HIST 2559: Fascism: A Global History

Fascism: A Global History

Kunakhovich, Achilles 


This class investigates the nature of fascism – as a political movement, an ideology, a culture, a specter, and a way of life. Drawing on examples from Hitler’s Germany, Mussolini’s Italy, Franco’s Spain, and fascist groups around the world, it asks what fascism entails and how it relates to democracy, populism, and nationalism.


HIST 4400: Topics in Economic History

Topics in Economic History 



Comparative study of the historical development of selected advanced economies (e.g., the United States, England, Japan, continental Europe). The nations covered vary with instructor. Cross-listed with ECON 4400.

HIST 4501: Using and Abusing the Medieval Past in the Modern World

Major Seminar: Using and Abusing the Medieval Past in the Modern World 



Representations of the medieval past are a pervasive – and often problematic - presence in the twenty first century. This class explores the nature of that exploitation: the ways in which the Middle Ages have been used and abused from the nineteenth century to the present day, whether placed in the service of a range of political agendas from nineteenth-century nation building, drawn upon in the spheres of entertainment from Victorian novels to films, games and music, to the right-wing extremism of today. Why do the Middle Ages continue to haunt the twenty-first century, why do they remain a focus of contention, and how has academic scholarship interacted with these other currents? 


This course has two components. We will meet for a number of weeks synchronously to discuss a number of set works and major topics. Thereafter, the focus will shift to a program of individual student research conducted in dialogue with me. The ultimate goal of this class, as for all 4500-level history seminars, will be the production of a 25-30 page research paper (approximately 7,500 – 8,000 words). Digital projects  – rather than traditional written work – of comparable substance can also be pursued in this class, should students possess the necessary skills and training. 

Among others, readings will be drawn from:   

Ian Wood, The Modern Origins of the Early Middle Ages (Oxford, 2017)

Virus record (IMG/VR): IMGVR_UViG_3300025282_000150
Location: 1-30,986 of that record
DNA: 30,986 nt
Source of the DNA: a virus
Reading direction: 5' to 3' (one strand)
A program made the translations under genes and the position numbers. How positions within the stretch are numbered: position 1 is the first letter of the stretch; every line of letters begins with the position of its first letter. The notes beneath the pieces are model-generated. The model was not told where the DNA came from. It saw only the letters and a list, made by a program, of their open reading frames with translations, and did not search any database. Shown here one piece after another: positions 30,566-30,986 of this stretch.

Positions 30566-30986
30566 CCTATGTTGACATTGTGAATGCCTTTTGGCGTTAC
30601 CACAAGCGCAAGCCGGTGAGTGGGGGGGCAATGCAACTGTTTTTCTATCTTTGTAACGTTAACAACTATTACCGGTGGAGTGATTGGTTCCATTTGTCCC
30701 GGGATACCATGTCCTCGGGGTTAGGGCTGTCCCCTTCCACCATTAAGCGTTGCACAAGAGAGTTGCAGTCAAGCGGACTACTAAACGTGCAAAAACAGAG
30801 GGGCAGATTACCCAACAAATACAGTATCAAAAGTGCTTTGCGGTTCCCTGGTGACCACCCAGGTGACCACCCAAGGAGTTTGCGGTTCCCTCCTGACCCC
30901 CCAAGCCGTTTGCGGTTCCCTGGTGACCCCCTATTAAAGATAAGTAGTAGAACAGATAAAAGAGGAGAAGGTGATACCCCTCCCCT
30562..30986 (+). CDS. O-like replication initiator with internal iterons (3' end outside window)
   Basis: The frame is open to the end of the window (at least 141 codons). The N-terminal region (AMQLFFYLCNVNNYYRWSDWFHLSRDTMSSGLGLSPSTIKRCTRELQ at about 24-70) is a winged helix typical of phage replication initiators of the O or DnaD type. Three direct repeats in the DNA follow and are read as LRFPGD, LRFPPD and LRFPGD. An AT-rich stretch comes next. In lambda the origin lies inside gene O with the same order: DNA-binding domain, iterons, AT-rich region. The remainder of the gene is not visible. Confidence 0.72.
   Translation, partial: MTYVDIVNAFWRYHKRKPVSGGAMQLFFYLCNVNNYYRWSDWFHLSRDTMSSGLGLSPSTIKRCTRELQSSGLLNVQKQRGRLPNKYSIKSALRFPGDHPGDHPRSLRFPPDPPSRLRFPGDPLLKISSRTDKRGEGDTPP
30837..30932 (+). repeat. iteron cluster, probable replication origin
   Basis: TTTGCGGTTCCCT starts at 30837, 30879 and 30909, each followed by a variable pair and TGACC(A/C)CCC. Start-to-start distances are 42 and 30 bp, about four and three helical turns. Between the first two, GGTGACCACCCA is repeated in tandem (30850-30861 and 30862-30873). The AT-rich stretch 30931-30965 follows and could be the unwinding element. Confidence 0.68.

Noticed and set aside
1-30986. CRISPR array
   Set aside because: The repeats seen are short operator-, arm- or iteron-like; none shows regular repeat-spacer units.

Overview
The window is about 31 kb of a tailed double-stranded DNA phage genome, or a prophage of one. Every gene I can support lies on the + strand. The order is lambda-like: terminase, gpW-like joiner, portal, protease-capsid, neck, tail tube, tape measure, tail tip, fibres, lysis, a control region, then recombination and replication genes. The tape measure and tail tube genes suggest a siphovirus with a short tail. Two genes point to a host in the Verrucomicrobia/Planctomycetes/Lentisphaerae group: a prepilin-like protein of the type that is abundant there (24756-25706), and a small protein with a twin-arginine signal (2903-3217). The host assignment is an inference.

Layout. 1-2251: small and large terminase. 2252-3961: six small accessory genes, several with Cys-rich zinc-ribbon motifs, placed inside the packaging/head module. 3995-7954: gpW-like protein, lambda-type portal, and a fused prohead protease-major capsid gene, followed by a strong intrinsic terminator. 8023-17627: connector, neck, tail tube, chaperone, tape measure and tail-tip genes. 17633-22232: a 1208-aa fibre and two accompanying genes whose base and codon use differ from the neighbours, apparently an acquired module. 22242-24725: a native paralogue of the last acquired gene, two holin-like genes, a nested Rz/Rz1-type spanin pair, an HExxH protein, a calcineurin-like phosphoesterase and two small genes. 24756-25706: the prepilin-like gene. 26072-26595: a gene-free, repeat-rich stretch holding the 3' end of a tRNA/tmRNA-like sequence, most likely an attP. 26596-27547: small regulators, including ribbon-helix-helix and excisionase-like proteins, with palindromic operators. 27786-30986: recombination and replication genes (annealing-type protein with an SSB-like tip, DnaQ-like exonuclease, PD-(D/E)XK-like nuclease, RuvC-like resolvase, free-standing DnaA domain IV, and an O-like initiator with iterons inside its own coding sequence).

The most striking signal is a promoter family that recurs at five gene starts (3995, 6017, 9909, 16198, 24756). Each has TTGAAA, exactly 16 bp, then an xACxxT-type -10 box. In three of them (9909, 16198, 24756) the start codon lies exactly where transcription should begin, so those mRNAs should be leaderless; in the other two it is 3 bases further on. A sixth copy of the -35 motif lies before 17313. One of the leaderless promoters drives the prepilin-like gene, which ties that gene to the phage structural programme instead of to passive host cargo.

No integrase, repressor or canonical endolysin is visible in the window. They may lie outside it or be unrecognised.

Patrick Geary, The Myth of Nations. The Medieval Origins of Europe (Princeton, 2002)  

Nicolas Meylan and Lukas Rosli, Old Norse Myths as Political Ideologies: Critical Studies in the Appropriation of Medieval Narratives, ACTA Scandinavica, 9 (Brepols, 2020) 


HIST 4501: English Laws, Global Empire, 1600-1860

Major Seminar: English Laws, Global Empire, 1600-1860



Empires are made and sustained by law. Students will explore how this worked in the British Empire from its beginnings, around 1600, through the late nineteenth century, and from North America and the Caribbean to the Indian Ocean and the Pacific.

We will spend some of our time discussing writing by historians who address various aspects of law and empire to consider a host of questions and the ways they try to answer them. What kinds of jurisdictions (courts and other institutions) appeared from one place to the next? What role did corporations, especially the East India Company, play in developing an empire; how did law shape this process? How did England’s laws affect or interact with indigenous peoples all around the globe; how did those people shape English laws? How were fundamental aspects of law—for instance, the law of property or criminal law—transformed by such encounters? How were penal transportation, slavery, and other kinds of forced labor made and sustained by law? How did imperial leaders use and change law to respond to rebellious subjects?

Every student will prepare and present a research paper on some aspect of law’s empire. Some of our class meetings will focus on various elements of a research project and on the kinds of sources available for researching law and empire. Students will write short responses to our readings and prepare a number of exercises to help them develop their projects.

Preference to students who have previously studied British, imperial, and/or legal history.

For Spring 2021, we will convene in person, with the option to participate remotely. The course format might change if circumstances change. During the first half of the semester, readings will run approximately 200-250 pages per week. Some weeks, especially in the second half of the semester, there will be little or no reading to allow students to work on their projects. Readings may include some of the following: